Howard Gentry has decided to enter the Nashville mayor’s race nine months before election.
Gentry, Nashville’s former vice mayor and current Davidson County Criminal Court clerk, confirmed to The Tennessean late Thursday that he had appointed a treasurer that day to begin raising money for a mayoral run. It marks a return to the mayoral campaign circuit after coming up just 405 votes shy of making the runoff in the 2007 election, which Karl Dean ultimately won.
“It’s something that I’ve been considering for seven years and prayed about for seven years,” Gentry said. “It’s also something that I’ve tried to talk myself out of for seven years.
“The truth is that it’s something that I really want to do. I think I’m the person who can move Nashville forward as it grows and matures and becomes more diverse, and so I made the decision to run.”
Gentry enters the race as the lone African-American candidate in a field that had consisted of six candidates who are all white. Many had assumed the 2015 mayoral candidate field was set, but Gentry had been surveying the terrain.
He figures to draw particularly strong support from historically black North Nashville, but he also has countywide name recognition that few of the others have at this juncture.
Gentry, a longtime advocate for the homeless, served as vice mayor from 2002 to 2007. He was later appointed as Criminal Court clerk in 2011 after the resignation of David Torrence.
He was re-elected to that position in 2012. Gentry, son of late legendary Tennessee State University athletic director Howard Gentry Sr., was previously married to Sharon Gentry, who is chairwoman of the Metro school board.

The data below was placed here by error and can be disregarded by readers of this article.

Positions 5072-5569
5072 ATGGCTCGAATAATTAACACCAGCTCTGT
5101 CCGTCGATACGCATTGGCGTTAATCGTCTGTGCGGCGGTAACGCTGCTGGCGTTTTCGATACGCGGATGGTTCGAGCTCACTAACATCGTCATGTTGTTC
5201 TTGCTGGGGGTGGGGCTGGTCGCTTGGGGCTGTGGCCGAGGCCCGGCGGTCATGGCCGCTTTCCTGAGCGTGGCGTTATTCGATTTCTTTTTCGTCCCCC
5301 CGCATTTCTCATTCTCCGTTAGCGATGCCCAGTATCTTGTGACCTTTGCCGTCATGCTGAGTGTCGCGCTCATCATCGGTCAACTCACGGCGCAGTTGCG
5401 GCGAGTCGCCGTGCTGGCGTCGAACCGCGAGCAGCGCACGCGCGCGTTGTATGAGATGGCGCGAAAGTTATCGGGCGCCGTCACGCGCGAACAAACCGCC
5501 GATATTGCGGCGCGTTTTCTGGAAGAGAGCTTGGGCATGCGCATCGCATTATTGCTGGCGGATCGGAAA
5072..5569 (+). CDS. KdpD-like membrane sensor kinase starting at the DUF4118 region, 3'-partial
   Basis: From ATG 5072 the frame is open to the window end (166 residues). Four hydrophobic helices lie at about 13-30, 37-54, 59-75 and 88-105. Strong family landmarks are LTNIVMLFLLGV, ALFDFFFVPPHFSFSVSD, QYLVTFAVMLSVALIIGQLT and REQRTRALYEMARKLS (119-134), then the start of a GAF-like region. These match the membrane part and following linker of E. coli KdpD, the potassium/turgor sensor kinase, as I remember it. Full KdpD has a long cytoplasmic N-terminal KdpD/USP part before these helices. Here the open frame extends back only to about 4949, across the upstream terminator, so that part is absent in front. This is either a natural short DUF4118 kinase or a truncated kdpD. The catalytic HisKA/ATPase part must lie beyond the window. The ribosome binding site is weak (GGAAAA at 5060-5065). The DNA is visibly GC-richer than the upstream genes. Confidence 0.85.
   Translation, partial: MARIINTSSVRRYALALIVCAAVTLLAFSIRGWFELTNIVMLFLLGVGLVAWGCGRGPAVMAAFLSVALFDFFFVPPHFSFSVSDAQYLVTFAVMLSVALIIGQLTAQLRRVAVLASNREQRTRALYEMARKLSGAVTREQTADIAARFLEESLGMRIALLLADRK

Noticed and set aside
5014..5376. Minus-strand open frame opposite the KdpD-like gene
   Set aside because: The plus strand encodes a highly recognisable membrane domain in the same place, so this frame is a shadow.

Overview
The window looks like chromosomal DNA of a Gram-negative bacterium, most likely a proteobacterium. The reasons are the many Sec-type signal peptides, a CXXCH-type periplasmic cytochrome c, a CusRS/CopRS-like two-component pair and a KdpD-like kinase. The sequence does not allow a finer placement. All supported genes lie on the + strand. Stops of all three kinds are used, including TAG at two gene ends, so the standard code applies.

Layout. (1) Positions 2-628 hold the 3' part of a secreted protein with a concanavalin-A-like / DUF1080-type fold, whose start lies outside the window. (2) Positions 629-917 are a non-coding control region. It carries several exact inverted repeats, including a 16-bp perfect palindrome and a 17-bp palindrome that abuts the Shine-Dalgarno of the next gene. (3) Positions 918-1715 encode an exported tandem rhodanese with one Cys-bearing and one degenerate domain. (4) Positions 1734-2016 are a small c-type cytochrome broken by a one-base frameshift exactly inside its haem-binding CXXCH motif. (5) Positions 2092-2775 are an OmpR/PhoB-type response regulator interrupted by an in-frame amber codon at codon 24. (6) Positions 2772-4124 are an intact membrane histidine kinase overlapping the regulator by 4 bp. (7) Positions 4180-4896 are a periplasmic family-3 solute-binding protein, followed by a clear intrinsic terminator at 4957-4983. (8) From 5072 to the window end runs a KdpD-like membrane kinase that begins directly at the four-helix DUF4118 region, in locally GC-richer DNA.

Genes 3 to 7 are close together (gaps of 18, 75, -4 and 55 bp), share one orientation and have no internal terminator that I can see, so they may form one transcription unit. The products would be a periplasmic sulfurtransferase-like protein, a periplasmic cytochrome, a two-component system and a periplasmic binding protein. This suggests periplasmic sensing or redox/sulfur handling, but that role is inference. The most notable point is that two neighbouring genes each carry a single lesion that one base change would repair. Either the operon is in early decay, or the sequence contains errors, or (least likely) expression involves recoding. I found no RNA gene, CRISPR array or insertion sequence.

The mayoral election is in August. Gentry, who plans to continue working as Criminal Court clerk during his mayoral run, said he is a “better candidate today” than he was in 2007, pointing to experience with his current job as well as recent work at the Nashville Area Chamber of Commence.
Despite being outspent handily in the 2007 race, Gentry finished a close third behind former U.S. Rep. Bob Clement and Dean. Back then, he also was the only African-American running for mayor, and if he wins this time, he would become Nashville’s first black mayor.
“The lacking of diversity is certainly an issue, but I’m not running for mayor just to field diversity. I think if you put my resume up against any of the candidates you will see that I am just as or more qualified than most when it comes to my experience in and outside of government.”